I’m not exactly voracious when it comes to reading Christian YA. There’s a lot of potential to be cliche, and I’ll be honest: I was expecting a splash of cliche-ness in The Reinvention of Skylar Hoyt trilogy, by Stephanie Morrill. I did expect to enjoy them, but, you know. There was a bit of cliche-ness here and there.
To put it mildly, they way exceeded my expectations.
After partying hard lands Skylar in a sticky mess, she decides it may be time to take a second glance at her family’s old Christian habits. She’s gotten into big trouble, and some things have to change. But changing isn’t easy, and that’s what I appreciated most about this book. It wasn’t about Skylar deciding, “I am a bad person; I am going to get saved,” and miraculously be different. It’s about her making mistakes, and then making them again, and going back, and looking for forgiveness.
Another thing I appreciated was it didn’t address the audience as though they were unsaved. I mean, if a person isn’t a Christian, or doesn’t have a lot of Christian influences in their live, are they honestly going to be reading a YA Christian Contemporary? The audience was treated like Christians who need work in their lives. Because, let’s face it, we all do.
Also, humour. Skylar meets this guy, Conner, and he has a big family. The big family was perfect (I have a big family myself, so I know from experience). Skylar’s dysfunctional family as also super-realistic feeling and… the ‘family-side’ of this book was perfect. Totally made the book an absolute five-stars.
At the end of Me, Just Different, Skylar has a new love interest, and a lot of enemies to compensate. Instantly, the dynamics are sparky. There was a major love-interest-shuffle, and as a result, everyone is super in love with the new significant other, then super annoyed, then super in love. The book took me a while to get into, because I didn’t connect with the ‘I-hate-you-we-break-up-you-call-me-I-love-you’ element. (Conner! Open your eyes, boy!)
On the flip side, the family portrayal was still perfect, though I would’ve liked more of Conner’s family. I also loved Skylar still wasn’t an InstaChristian. She had her slip-ups, and she’s not perfect, which makes her a great character.
So Over It
By the third book, Skylar is done with school drama, family stress, jerky boyfriends, users, stereotypes at her recent ascendancy into aunt-hood, and the fact she can’t get rid of two things–(1) the guy she never wants to see again, and (2) her old life. She’s done. Over it. Hawaii looks great right now.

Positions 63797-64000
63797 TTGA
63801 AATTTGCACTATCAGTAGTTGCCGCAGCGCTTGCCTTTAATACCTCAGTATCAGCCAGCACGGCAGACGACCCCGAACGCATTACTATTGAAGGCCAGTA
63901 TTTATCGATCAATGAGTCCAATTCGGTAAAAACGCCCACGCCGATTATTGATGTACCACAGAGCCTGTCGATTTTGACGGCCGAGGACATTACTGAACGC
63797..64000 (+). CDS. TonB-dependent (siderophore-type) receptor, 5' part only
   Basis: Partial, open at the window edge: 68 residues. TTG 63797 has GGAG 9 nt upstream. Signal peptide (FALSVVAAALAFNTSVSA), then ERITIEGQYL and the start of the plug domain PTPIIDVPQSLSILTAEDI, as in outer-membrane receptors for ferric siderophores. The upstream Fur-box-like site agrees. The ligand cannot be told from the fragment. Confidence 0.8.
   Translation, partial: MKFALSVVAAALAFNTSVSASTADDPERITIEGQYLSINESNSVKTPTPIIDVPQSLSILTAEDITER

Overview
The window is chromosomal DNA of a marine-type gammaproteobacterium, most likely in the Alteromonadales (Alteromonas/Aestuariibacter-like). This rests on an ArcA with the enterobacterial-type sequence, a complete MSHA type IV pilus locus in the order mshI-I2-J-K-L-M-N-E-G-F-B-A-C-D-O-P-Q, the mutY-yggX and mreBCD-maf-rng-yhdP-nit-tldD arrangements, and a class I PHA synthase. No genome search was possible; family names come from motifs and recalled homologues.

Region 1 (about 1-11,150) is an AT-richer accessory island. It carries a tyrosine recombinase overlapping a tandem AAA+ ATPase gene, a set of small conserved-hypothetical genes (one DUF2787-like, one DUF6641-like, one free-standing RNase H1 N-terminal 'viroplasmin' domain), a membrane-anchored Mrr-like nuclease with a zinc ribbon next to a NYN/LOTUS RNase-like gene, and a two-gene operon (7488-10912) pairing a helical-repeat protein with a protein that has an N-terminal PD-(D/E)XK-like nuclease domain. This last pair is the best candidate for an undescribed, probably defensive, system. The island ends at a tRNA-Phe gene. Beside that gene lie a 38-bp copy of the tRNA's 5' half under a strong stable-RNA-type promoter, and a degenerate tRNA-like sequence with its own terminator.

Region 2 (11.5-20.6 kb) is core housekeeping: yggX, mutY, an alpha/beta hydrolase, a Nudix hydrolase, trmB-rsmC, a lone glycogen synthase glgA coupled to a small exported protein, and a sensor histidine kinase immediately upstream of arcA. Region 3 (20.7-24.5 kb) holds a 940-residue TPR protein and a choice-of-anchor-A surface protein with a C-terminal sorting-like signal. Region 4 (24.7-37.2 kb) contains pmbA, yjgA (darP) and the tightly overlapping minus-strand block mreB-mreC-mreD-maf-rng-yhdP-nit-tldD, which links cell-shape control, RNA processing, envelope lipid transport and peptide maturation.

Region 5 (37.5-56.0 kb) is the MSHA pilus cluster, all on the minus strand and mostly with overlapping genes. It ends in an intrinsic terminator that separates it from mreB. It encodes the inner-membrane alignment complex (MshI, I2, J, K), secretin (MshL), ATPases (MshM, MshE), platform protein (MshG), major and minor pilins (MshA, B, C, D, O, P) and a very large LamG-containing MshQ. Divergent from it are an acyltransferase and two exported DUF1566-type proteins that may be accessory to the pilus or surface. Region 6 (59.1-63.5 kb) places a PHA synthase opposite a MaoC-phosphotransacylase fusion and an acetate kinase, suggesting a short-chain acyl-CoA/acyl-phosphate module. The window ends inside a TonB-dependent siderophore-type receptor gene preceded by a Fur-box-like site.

And when a holiday in Hawaii doesn’t quite go to plan, Skylar has to confront a lot of said life issues. This book had plenty of complex conflict, tons more dimensions of emotion, and I loved how So Over It, the last in the trilogy, wrapped everything up in a blanket of bittersweet-done-ness. (More sweet than bitter, but I’ll admit, I wanted to shoot one of the characters at the end. Jerk. I never thought I’d say that about him, too, which was both great and terrible.)
I also liked that it went into the psychology of Skylar-then (aka, pre deciding to rededicate her life to God). Skylar was a real party animal just before Book 1. And yet she was from a Christian family. So how did it all work out…? What twigged the change? What happened that night that rethought everything? I really enjoyed that the book walked through knee-deep eggshells with that much grace that nothing about her ‘old life’ was in the least ‘inappropriate’, and yet there was just enough details nothing was ‘unrealistic’, either.
So, in a nutshell, it’s an awesome trilogy, mainly about family, love, and the pitfalls of high school dating. I’d recommend it as a beautiful, untacky Christian read, and a very quick one. (I read the first book in two days, and the third in one day.) Thoroughly enjoyable, and four stars for the series as a whole!
Mime is thinking about chocolate again, which she seems to do a lot. She’s reading Cait’s book, and wishing she could write like that. Oh, and she drew Vanellope. (Though it’s only an iPod photo, not a scan. She needs to work out how to do that.) She just found out that X-Men: Days of the Future Past involves time travel and answers as to what happened after X-Men: Last Stand. She is highly excited.